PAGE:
The sun had only just crept above the Liverpool Range when I shot this train at Ardglen in May 2016

Just around the corner to the right in this photo, the line passes through Ardglen Tunnel at a location that is marked as Naughton's Gap on your road map. However, when the rear banker units reach the brick signal hut near the end of the passing loop, a weird movement occurs. With the front of the train having crested the summit and now passing through the tunnel, the banker units automatically uncouple from the rear of the train and coast to a halt. Moments later, the drivers change ends on the locomotives and the banker units simply run light engine back to Chilcotts Creek at the base of the summit.

Taken at Ardglen once the sun had cleared the trees, these two bankers are heading back to Chilcotts Creek. May 2016.

In an example of how ten minutes can make a world of difference to train photography, the sun had now crested the Liverpool Range enough to bathe the trailing end of the two banker locomotives in brilliant light, and I was able to get the shot I was looking for in my book 30 Years Chasing Trains. On a full bleed double-page spread inside a 8 inch x 10 inch book, the above photo looks amazing. However, I wasn't done train chasing quite yet. With the locos now running quickly back down the Liverpool Range, I turned the car back towards the highway, and set off in pursuit once more.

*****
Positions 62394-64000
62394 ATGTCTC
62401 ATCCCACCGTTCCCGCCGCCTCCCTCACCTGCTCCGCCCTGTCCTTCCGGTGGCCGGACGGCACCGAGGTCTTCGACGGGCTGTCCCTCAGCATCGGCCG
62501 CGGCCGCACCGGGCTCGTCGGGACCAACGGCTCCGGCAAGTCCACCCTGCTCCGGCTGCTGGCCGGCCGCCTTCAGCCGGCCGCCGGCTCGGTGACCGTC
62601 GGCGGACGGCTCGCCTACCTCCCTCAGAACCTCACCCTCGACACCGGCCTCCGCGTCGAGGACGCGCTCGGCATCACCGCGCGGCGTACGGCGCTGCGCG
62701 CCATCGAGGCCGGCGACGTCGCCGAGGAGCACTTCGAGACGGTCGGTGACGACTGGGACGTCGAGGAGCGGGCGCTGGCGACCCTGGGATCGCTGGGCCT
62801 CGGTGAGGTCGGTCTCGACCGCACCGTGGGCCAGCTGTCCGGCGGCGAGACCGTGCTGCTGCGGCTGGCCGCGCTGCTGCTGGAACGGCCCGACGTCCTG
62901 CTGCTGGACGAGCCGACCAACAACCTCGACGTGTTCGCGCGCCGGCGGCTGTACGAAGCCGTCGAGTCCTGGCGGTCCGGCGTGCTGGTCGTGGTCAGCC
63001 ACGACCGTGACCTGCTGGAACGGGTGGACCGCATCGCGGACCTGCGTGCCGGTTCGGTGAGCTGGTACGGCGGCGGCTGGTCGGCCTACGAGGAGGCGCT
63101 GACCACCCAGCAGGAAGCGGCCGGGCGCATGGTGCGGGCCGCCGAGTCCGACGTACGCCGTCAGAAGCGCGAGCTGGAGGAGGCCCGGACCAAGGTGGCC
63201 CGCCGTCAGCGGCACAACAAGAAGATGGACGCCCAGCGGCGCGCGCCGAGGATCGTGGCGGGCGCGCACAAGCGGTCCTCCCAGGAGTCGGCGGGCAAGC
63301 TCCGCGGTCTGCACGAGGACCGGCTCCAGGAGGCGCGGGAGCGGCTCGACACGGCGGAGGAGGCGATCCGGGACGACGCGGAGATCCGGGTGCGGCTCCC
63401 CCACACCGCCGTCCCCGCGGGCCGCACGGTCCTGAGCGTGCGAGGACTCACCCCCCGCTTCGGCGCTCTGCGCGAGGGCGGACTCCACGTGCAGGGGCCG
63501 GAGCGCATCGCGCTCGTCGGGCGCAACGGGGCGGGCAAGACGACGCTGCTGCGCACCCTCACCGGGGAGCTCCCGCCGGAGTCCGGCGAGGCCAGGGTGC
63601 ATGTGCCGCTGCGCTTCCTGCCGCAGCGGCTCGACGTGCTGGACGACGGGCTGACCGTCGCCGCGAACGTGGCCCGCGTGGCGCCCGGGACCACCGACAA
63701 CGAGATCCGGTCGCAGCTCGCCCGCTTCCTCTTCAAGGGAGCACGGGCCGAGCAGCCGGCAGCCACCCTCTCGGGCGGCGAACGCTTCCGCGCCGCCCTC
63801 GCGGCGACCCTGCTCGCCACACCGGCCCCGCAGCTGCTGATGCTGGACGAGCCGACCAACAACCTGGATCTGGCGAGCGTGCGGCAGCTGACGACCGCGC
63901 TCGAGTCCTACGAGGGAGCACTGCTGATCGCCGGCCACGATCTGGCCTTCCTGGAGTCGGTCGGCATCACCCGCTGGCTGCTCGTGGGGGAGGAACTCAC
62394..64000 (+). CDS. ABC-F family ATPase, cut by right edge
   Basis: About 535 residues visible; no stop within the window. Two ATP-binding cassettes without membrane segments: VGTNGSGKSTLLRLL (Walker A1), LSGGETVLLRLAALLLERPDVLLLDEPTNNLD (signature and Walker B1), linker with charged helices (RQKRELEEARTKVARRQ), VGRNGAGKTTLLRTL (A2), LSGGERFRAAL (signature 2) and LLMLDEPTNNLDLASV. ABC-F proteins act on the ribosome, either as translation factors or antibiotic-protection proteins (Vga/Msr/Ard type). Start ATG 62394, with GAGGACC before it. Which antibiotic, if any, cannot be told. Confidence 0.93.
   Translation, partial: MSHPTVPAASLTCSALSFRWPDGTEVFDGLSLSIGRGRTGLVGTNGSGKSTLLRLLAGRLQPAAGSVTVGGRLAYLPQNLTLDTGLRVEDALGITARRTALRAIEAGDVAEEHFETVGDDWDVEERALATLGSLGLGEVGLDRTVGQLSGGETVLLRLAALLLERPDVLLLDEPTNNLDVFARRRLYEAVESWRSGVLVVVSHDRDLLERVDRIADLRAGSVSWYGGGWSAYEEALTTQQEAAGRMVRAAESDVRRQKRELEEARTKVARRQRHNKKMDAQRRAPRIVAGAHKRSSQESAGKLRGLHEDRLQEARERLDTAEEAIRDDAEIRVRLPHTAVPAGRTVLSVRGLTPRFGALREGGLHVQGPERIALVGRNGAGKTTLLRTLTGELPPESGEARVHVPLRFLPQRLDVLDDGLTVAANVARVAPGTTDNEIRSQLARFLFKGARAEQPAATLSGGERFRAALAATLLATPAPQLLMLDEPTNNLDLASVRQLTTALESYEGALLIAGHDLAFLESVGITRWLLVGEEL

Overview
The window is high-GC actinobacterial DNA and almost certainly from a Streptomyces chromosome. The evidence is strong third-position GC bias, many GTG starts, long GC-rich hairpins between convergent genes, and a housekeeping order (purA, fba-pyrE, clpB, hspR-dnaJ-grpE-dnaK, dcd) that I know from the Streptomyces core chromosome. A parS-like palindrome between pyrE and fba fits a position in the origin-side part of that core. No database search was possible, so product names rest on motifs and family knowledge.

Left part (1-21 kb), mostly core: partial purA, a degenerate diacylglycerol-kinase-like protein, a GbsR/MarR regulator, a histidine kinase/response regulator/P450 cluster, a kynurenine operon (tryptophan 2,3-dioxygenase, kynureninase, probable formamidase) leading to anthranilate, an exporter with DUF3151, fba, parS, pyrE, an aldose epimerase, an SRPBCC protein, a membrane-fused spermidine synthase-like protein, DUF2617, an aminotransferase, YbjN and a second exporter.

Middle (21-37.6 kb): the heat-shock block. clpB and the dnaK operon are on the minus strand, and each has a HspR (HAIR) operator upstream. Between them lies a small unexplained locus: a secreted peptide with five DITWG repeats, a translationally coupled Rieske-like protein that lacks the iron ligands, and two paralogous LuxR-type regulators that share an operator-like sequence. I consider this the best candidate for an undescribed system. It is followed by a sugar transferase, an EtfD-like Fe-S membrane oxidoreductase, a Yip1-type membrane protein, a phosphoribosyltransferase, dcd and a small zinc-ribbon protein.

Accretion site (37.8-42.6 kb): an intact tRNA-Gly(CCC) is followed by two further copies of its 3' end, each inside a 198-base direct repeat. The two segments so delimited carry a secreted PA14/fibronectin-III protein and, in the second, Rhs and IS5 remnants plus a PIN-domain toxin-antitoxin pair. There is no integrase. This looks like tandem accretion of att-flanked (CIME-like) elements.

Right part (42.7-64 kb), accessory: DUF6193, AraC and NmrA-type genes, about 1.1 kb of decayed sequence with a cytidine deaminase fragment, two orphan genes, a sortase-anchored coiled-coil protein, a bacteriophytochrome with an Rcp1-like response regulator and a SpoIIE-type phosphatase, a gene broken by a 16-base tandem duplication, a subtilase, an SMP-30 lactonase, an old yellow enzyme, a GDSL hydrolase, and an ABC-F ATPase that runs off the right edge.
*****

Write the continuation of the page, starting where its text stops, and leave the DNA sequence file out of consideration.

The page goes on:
I photographed 5043 and 5042 passing close to the former site of Kankool Station in May 2016.

Somewhere near the former station site of Kankool, I got far enough ahead of the two locomotives to stop the car and this time run through the long grass to take another shot that again was unfortunately ruined by long shadows. Jumping back behind the wheel I set off once more in pursuit, only to run into road works near the location of Chilcotts Creek.

The legendary 'Chilcotts Creek Lollipop Man', Chilcotts Creek, May 2016.

With my wife now enjoying the absurdity of our adventure by taking photos from the open window of our car, she inadvertently took the above photo as we crawled past a road worker holding a lollipop sign. When looking through my photos weeks later, I was stunned to find he had actually smiled for the camera as we drove past. So to the Chilcotts Creek Lollipop Man, (whoever you are), I hope you don't mind my including your photo on this blog. Despite the long grass obscuring the front of the locomotive in the picture, this has become my wife's all-time favourite train photo that she has taken.

Chilcotts Creek Loop with the New England Highway to the right, taken May 2016.

Finally, I'll finish this post with this scene of a Pacific National coal train headed by TT class loco TT119 and two 93 class locos waiting for the banker units to be attached to the rear of the train for the run south over the Liverpool Range. With the tunnel at the summit being only single-tracked, and a 10 kilometre long climb on either side that slows trains to a crawl on the 1 in 40 gradient, Ardglen Bank really is the Holy Grail of train watching. Slow passing trains give you ample time to fire off a series of shots, and getting up close to the action at this dot on a map located 328 km north of Sydney is easy thanks to a number of good photographic angles.

Not only did this morning yield a couple of great photos that I included in my book 30 Years Chasing Trains, but with my wife getting a giggle out of seeing how excited I was to chase trains up and down the same short stretch of highway, it made for a nice memory on a long trip home to Queensland. Punctuated of course by the Chilcotts Creek Lollipop Man!


Book now available exclusively through


See also; Muswellbrook: Chasing those 5am coalies

No comments: